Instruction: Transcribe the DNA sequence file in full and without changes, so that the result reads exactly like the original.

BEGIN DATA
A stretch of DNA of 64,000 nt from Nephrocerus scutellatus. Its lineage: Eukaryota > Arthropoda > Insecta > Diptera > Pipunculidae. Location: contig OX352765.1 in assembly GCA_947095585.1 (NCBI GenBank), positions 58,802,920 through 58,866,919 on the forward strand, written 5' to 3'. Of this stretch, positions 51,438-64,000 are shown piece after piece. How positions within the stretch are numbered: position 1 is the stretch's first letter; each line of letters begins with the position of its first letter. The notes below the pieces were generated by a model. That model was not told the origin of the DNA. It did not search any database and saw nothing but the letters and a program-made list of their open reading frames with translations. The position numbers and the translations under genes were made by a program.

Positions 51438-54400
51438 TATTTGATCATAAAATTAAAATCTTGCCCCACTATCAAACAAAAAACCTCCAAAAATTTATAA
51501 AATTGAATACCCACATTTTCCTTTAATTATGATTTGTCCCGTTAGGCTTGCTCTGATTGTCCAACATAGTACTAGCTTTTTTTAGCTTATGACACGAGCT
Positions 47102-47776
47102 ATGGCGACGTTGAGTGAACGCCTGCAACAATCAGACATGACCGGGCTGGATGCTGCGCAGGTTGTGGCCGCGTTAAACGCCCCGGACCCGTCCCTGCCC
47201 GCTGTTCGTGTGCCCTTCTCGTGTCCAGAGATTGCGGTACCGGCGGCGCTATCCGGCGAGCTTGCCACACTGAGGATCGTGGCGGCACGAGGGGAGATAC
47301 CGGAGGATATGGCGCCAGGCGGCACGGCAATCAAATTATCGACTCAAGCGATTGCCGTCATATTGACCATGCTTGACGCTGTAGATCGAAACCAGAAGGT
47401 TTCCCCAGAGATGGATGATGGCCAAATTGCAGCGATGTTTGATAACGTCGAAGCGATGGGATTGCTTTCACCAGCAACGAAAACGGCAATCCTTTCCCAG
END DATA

A stretch of DNA of 64,000 nt from Nephrocerus scutellatus. Its lineage: Eukaryota > Arthropoda > Insecta > Diptera > Pipunculidae. Location: contig OX352765.1 in assembly GCA_947095585.1 (NCBI GenBank), positions 58,802,920 through 58,866,919 on the forward strand, written 5' to 3'. Of this stretch, positions 51,438-64,000 are shown piece after piece. How positions within the stretch are numbered: position 1 is the stretch's first letter; each line of letters begins with the position of its first letter. The notes below the pieces were generated by a model. That model was not told the origin of the DNA. It did not search any database and saw nothing but the letters and a program-made list of their open reading frames with translations. The position numbers and the translations under genes were made by a program.

Positions 51438-54400
51438 TATTTGATCATAAAATTAAAATCTTGCCCCACTATCAAACAAAAAACCTCCAAAAATTTATAA
51501 AATTGAATACCCACATTTTCCTTTAATTATGATTTGTCCCGTTAGGCTTGCTCTGATTGTCCAACATAGTACTAGCTTTTTTTAGCTTATGACACGAGCT
Positions 47102-47776
47102 ATGGCGACGTTGAGTGAACGCCTGCAACAATCAGACATGACCGGGCTGGATGCTGCGCAGGTTGTGGCCGCGTTAAACGCCCCGGACCCGTCCCTGCCC
47201 GCTGTTCGTGTGCCCTTCTCGTGTCCAGAGATTGCGGTACCGGCGGCGCTATCCGGCGAGCTTGCCACACTGAGGATCGTGGCGGCACGAGGGGAGATAC
47301 CGGAGGATATGGCGCCAGGCGGCACGGCAATCAAATTATCGACTCAAGCGATTGCCGTCATATTGACCATGCTTGACGCTGTAGATCGAAACCAGAAGGT
47401 TTCCCCAGAGATGGATGATGGCCAAATTGCAGCGATGTTTGATAACGTCGAAGCGATGGGATTGCTTTCACCAGCAACGAAAACGGCAATCCTTTCCCAG